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Gold Coast history and heritage

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Coomera history

Click to enlarge Mrs Georgina Hinze and Russell Hinze on the Coomera Weir, circa 1927. Photographer unknown.

Mrs Georgina Hinze and Russell Hinze on the
Coomera Weir, circa 1927. Photographer unknown.

The region known as Coomera, takes its name from the river that runs through it. The Coomera River starts in the Lamington Plateau and makes its way down through the valley between the Beechmont and Darlington Ranges to Upper Coomera where it flows along the floodplain of Lower Coomera before emptying into the Broadwater.

According to an early historian W.E. Hanlon, the name Coomera originated from kumera kumera a Yugambeh word for a native species of wattle. In a neighbouring dialect the word referred to blood. Rory O'Connor in ‘The Kombumerri: Aboriginal People of the Gold Coast’ states that the word means blood or vein and refers to the flowing river as the life source of the surrounding lands. An early settler in the area, Charles Binstead, believed that the word kumera referred to the river.

Coomera River

Coomera railway station, circa 1930. Photographer unknown.

Coomera railway station, circa 1930.
Photographer unknown.

It is believed that Captain Patrick Logan initially called the river the McLean, however Robert Dixon, the official surveyor of the South Coast, choose the name Arrowsmith after the firm of London cartographers who was publishing maps of New South Wales during the mid-1800s. The River Arrowsmith is clearly marked on a 1853 map, published by John Arrowsmith and drawn from a compilation of early surveys, which was created prior to the formation of the colony of Queensland in 1859.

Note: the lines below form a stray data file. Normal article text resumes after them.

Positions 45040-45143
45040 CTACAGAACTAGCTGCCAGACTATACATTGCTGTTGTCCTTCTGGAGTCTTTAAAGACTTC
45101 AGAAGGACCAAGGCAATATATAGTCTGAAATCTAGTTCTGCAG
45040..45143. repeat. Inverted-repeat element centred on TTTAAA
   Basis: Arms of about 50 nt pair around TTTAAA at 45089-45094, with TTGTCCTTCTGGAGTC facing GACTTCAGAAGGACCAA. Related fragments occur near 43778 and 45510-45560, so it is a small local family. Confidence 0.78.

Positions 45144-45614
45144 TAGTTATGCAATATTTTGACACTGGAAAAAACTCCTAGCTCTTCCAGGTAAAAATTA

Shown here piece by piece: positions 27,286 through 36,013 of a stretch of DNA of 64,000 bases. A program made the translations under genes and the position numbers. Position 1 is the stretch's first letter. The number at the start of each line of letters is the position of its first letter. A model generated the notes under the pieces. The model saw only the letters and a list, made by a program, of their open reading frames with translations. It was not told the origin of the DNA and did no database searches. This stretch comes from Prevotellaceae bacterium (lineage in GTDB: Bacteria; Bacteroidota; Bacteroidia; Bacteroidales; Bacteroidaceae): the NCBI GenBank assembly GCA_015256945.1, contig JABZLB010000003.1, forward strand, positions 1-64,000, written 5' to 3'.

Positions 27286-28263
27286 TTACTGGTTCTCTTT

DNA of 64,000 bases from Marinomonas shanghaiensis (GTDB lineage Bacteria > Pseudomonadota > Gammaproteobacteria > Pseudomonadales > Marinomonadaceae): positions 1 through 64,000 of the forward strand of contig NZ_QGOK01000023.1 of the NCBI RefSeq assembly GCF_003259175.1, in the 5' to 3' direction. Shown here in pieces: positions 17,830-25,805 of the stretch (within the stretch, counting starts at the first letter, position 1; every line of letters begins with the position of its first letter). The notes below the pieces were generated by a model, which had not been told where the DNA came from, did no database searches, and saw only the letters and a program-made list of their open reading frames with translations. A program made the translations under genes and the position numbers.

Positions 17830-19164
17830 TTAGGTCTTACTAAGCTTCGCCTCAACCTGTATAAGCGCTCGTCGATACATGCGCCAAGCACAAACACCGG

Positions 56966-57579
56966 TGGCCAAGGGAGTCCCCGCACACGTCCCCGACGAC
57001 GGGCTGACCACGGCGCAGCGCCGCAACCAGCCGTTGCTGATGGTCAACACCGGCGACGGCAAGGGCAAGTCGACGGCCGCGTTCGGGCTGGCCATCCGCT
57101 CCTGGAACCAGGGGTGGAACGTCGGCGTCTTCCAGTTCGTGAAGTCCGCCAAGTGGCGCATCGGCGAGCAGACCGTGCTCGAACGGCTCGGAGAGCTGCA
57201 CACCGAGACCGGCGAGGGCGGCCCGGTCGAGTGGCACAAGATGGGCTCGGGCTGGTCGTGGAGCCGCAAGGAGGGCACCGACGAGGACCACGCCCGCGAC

Before his death in 1855, Sir Thomas Mitchell the New South Wales Surveyor-General renamed the river the Coomera in keeping with his strong preference for retaining local Aboriginal place names. Despite this, the river continued to be referred to as both the Coomera and Arrowsmith until as late as 1865.

European settlement

View looking over Reserve Road, circa 1930's. Photographer unknown.

View looking over Reserve Road, circa 1930s.
Photographer unknown.

By 1865 the Coomera River was already an important waterway for timber-getters working in the Hinterland. The Binstead family, timber-getters and farmers, settled near a good ford in the river which was accessible except during times of flood. This route was used by the first horse mail run between Brisbane and Nerang. By 1869-1870 the government financed the extension of the Coach Road from Pimpama to Nerang which travelled to the west along the foothills.

Most European settlers in the Coomera district were involved in timber-getting, saw-milling, dairying, mixed farming or the growing and milling of sugarcane. In 1871 the census recorded a population of 204 living in the district which included 145 males and 59 females.

While the Coomera district was both an agricultural region taking the name of its local river and, from 1879, a local government area known as the Coomera Divisional Board, there was no official township. Instead a small settlement had developed in the hills near the Binstead property and the ford. It included a public house, blacksmith and small store. An accommodation house and post office was run by the Binstead family. This area, which became known as Upper Coomera, was also the site of the first school in the region and the location of the School of Arts.

Later a ferry service was established downstream on a site called the Ferry Township, or Lower Coomera, to distinguish it from the original settlement. By 1881, the number of people living in this township was recorded as 52 and within a few years the township had its own police station.